Supreme Court


Jury

Deliberations

Despite trial judge’s errors, trier of fact would inevitably have entered conviction

Accused was charged with first degree murder and attempted murder. Trial judge refused to admit in evidence out-of-court statements made by one victim and gave instruction with respect to fabrication of alibi. Accused was eventually convicted on both counts. Accused appealed against his convictions. Majority of Court of Appeal held that trial judge erred in not admitting in evidence out-of-court statements and in giving jury instruction with respect to fabrication of alibi. However, majority found that deference was owed to trial judge’s decision to give instruction in that regard. Concluding that case against accused was overwhelming, they applied curative proviso of s. 686(1)(b)(iii) of Criminal Code and confirmed convictions. Accused appealed as of right to Supreme Court of Canada. Appeal dismissed. Instruction trial judge gave with respect to fabrication of alibi was erroneous. Trial judge should specify in such instruction that fabrication of alibi would support inference of consciousness of guilt, but no more than that. Instruction in this case did not satisfy this requirement. Moreover, there should be other evidence independent of finding that alibi was false on basis of which reasonable jury could conclude that alibi was deliberately fabricated and that accused was involved in that attempt to mislead jury. However, despite trial judge’s errors, evidence in case at bar was so overwhelming that trier of fact would inevitably have entered conviction against accused. Therefore, convictions were upheld.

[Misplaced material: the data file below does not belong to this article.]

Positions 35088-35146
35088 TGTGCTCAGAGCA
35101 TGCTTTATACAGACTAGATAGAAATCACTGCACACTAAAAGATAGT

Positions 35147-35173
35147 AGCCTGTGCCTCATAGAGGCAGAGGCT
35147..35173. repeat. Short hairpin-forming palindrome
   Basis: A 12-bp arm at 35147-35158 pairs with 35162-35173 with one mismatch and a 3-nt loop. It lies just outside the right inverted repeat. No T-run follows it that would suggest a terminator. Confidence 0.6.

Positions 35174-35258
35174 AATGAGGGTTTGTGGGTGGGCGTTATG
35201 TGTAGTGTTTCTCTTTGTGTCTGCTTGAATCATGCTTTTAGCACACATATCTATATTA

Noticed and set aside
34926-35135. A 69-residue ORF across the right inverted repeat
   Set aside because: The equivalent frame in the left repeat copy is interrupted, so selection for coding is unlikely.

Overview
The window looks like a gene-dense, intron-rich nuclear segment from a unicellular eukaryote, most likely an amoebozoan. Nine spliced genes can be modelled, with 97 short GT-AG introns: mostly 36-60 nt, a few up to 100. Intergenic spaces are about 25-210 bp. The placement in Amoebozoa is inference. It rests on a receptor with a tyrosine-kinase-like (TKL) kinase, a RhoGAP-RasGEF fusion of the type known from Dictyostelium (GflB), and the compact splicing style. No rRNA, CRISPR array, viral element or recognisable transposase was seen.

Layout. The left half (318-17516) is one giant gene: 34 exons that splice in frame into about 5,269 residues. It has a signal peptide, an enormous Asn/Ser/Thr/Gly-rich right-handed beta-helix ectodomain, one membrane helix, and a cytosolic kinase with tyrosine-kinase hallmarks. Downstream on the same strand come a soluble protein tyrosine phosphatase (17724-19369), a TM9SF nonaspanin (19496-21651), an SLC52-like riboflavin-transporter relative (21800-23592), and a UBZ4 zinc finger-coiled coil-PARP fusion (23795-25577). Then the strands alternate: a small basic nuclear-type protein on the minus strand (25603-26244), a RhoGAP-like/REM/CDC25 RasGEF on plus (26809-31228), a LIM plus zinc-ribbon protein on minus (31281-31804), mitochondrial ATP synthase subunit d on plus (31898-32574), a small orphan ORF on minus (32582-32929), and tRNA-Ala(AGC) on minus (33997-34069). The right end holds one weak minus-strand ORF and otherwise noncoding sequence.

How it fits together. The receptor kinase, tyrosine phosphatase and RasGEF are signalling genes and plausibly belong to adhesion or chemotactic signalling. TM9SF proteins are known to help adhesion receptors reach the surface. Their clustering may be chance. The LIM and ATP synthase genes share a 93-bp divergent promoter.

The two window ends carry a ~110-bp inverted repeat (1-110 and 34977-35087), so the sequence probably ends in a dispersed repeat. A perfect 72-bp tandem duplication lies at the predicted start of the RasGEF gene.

R. c. Laliberté (Apr. 29, 2016, S.C.C., McLachlin C.J.C., Cromwell J., Wagner J., Gascon J., and Brown J., 36712) Decision at 126 W.C.B. (2d) 478 was affirmed. 129 W.C.B. (2d) 153.

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